If you want a feast of links and a chance to be in my subscriber Christmas draw go on and subscribe to my monthly newsletter. You will also get a nifty mini book crammed full with marketing notes as a thank you. 
If you like the blog and want to shout me a coffee, or an eggnog, hit the coffee button up top. I appreciate the virtual love. Thanks.

Thursday, July 11, 2019

Decluttering Ownership

This week Microsoft readers woke up to discover that Microsoft was shutting its e-library down. Unfortunately, that meant that all their books disappeared. After nearly twenty years of ebooks, there are still people out there who think that once they have bought an ebook it is theirs. No, it isn’t. You have bought a license to read the book on a proprietary software. That is what DRM (Digital Rights Management) means. If you have a DRM free copy you can put it on other devices and so keep the copy.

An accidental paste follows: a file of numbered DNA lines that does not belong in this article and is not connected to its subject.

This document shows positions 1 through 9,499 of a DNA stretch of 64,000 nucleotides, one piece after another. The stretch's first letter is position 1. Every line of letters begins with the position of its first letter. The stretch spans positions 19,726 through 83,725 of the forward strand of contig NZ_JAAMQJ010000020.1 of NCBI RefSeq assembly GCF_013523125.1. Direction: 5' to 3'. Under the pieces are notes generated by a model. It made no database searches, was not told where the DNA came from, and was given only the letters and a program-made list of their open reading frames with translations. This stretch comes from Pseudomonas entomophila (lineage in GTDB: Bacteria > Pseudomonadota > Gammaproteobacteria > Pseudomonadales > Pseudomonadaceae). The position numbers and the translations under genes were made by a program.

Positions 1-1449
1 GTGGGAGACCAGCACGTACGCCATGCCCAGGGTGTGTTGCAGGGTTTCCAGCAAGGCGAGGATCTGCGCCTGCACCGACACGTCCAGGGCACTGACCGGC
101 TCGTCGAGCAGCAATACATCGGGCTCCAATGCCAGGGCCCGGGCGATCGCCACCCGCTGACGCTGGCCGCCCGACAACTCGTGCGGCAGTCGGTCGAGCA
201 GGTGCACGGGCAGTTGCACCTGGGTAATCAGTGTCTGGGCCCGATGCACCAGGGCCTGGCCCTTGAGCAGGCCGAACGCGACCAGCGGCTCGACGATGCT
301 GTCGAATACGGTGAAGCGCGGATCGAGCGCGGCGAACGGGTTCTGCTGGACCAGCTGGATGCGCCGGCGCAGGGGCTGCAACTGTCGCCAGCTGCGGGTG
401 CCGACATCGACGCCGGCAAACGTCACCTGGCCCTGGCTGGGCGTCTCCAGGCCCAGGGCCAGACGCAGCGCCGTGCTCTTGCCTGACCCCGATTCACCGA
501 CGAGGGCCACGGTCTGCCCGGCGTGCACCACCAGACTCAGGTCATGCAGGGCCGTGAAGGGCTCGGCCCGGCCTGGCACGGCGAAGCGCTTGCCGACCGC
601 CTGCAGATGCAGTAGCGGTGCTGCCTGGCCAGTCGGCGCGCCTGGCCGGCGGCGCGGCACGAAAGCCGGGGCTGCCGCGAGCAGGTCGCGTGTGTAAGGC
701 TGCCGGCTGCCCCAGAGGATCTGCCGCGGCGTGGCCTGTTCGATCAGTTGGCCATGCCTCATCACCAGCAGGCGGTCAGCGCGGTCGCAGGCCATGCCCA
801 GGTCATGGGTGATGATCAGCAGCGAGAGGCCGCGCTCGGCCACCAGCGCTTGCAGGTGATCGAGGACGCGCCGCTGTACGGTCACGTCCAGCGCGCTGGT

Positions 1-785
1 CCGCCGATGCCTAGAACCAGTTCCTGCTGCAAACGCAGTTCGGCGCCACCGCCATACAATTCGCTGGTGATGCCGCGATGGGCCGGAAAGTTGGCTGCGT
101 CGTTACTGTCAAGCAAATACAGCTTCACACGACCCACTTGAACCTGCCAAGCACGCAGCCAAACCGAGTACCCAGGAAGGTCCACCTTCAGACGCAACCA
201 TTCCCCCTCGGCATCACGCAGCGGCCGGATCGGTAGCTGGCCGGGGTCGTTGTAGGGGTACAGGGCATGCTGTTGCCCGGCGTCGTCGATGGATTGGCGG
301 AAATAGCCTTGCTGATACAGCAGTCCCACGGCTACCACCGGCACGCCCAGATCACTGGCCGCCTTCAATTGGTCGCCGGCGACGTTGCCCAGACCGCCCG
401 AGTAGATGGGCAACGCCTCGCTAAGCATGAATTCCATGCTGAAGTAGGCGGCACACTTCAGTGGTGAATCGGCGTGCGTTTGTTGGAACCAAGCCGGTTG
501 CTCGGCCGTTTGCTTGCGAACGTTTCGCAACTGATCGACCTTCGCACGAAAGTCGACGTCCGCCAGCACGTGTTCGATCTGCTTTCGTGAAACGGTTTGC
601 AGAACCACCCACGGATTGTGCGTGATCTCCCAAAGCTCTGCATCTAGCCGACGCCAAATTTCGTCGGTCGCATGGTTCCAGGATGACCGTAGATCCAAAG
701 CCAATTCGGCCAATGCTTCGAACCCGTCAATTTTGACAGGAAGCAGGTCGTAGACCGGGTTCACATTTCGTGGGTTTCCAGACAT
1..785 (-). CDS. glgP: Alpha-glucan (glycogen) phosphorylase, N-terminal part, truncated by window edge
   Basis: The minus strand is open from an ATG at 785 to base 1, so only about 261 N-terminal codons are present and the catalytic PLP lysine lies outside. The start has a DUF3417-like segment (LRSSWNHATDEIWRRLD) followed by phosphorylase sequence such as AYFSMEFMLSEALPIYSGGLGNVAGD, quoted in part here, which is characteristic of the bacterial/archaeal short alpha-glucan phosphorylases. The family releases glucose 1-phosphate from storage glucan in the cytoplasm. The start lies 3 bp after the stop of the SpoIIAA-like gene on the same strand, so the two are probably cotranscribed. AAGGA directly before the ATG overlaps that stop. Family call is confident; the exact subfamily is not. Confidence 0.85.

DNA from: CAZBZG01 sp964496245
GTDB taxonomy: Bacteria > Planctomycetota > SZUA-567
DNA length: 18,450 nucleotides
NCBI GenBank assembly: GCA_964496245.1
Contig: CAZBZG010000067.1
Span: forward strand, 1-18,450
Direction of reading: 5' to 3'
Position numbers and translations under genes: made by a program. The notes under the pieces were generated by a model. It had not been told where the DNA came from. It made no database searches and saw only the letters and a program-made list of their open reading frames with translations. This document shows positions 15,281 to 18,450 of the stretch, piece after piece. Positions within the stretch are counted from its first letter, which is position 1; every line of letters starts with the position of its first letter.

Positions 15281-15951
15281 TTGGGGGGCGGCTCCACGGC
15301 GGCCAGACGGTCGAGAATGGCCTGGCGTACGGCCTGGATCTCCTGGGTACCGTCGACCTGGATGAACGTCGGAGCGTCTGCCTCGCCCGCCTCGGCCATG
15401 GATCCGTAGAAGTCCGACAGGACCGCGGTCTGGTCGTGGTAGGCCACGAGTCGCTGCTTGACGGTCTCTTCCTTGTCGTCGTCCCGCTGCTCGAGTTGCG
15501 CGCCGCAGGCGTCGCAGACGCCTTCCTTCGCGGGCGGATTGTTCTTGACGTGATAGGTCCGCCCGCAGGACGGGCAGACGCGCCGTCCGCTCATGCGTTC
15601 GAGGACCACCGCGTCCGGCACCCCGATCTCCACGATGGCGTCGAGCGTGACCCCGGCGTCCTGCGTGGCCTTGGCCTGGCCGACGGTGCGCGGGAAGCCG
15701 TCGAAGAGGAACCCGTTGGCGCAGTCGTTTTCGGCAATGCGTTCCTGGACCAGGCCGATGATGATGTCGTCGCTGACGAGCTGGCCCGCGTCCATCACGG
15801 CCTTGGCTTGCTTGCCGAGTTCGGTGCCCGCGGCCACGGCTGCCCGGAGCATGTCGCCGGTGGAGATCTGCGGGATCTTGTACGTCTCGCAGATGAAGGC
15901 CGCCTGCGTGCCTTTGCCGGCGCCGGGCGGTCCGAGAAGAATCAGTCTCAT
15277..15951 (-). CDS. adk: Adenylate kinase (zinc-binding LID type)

This is why Kris Rusch is so interested in potentials available for authors in the licensing business. Do you really know what you have created and what it is worth?

While Microsoft was decluttering their library... Anne R Allen was looking at decluttering novels. This is a great post on how to streamline your work.

Streamlining. Become an author. What every teen overachiever has on their bucket list of things to do before they turn 20.  Jane Friedman has an interesting post on the rise of Teen Authors hiring ghostwriters. 

Reedsy has a post on free book cover makers which is chock full of tools. BUT YOU MUST OWN THE RIGHTS TO THE IMAGES YOU USE. I put that important sentence in caps because Book Riot reported this week on the plagiarism of the image that was used to make the iconic book cover for Elizabeth Acevedo’s multi-award-winning book, The Poet X. So is this a case of Steal Like An Artist?